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PS2 PS2 DTL-T / TOOL thread

slycooper124

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It is not DDR.

It is 72 pin EDO ram
ok ive heead the term 72pin but i dont know for sure on the term edo. ill research it and find out. im assuming this was popular ram during the 1990's
 

pagan1900

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I got a DTL-T10000, the first HDD is working so i could dump that (i hope). The HDD 2 has no power reaction like the first one. Also with my external forensic writeblocker, so i think the drive is finally dead. In the forum are disc img for the 15000, so i hope someone here has a img for both hdd so i can bring it on compac flash cards and the system to run. The second step will be to find "decal sheet", or i must find a shop who print (in white) the disctray open button decal, memmory card slot decal. so i can refurbish all case decals.
 

Obsidian

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I got a DTL-T10000, the first HDD is working so i could dump that (i hope). The HDD 2 has no power reaction like the first one. Also with my external forensic writeblocker, so i think the drive is finally dead. In the forum are disc img for the 15000, so i hope someone here has a img for both hdd so i can bring it on compac flash cards and the system to run. The second step will be to find "decal sheet", or i must find a shop who print (in white) the disctray open button decal, memmory card slot decal. so i can refurbish all case decals.
Here's one of mine.

 
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uyjulian

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Some information about RTC (Real Time Clock) and batteries…

On the Mechacon / CDVD interface board, there is a CR2032 battery which can be easily replaced.

On the PC board (PCI-586HVE-S), there is a Dallas Semiconductor DS12C887. This is a RTC chip that also contains a non-replaceable battery, and is socketed so the chip can be replaced. The only difference between the DS12C887 and the older DS12B887 is "Year 2000 compliance", which means the DS12C887 also tracks the century. So that means whenever e.g. 1999 rolls into 2000, the DS12C887 can track that information while the older DS12B887 can not e.g. 1999 rolls into 1900. Compared to the DS12B887, the DS12C887 changes the usage of a byte of RAM into the century byte. So I believe you can slot in DS12B887 and compatibles and have it still work, without the century functionality. But I haven't tested that.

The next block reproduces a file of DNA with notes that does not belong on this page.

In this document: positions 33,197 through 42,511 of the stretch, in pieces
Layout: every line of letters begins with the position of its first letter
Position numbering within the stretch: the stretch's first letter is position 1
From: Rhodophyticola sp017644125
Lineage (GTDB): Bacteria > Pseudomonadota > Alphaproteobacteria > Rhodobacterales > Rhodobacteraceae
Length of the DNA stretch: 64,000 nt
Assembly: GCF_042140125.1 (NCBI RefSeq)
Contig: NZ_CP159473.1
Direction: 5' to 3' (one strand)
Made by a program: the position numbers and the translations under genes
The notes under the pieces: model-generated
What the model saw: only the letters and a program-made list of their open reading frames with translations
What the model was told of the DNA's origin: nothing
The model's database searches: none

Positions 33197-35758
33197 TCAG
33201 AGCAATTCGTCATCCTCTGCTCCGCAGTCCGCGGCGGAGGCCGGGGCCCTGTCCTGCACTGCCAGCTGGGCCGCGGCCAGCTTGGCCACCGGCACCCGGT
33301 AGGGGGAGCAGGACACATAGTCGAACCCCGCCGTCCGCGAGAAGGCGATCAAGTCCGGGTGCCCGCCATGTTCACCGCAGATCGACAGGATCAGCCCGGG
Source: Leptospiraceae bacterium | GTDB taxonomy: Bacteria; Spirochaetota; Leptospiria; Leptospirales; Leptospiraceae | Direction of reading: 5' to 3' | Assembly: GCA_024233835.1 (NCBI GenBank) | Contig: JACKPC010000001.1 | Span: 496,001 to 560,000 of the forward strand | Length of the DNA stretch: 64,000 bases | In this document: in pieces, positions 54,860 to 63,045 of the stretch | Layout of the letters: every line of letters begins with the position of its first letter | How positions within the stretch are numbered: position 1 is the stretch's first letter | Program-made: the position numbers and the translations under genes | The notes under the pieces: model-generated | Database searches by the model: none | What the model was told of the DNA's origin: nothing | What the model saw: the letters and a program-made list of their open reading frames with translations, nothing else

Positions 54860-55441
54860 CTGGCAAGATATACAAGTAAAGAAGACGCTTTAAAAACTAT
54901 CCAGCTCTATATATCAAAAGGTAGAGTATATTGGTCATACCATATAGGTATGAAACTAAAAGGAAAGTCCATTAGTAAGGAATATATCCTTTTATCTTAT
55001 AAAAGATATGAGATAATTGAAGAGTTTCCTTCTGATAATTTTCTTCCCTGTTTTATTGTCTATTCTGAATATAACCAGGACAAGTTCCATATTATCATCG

On the AIF board, it appears to also be a Dallas Semiconductor DS12C887, but it appears to not be populated on some boards. I think you can take the RTC chip out safely without affecting functionality.

There are some chips that implement a compatible electrical interface as the DS12B887. One of them is the bq3285, and another is the DS12885.
There is a project that allows using those chips in the the socket: https://github.com/necroware/nwX287
Also, someone appears to be selling a compatible module based on the DS12885: https://www.tindie.com/products/glitchwrks/gw-12887-1-ds12887-rtc-replacement-module/

If you want to remove the RTC chip from the board, I think it would best to use a DIP extractor/chip extractor/IC extractor instead of wedging a flathead screwdriver between the socket and the chip. But be aware that the RTC chip is taller than most chips.

Reference:
 
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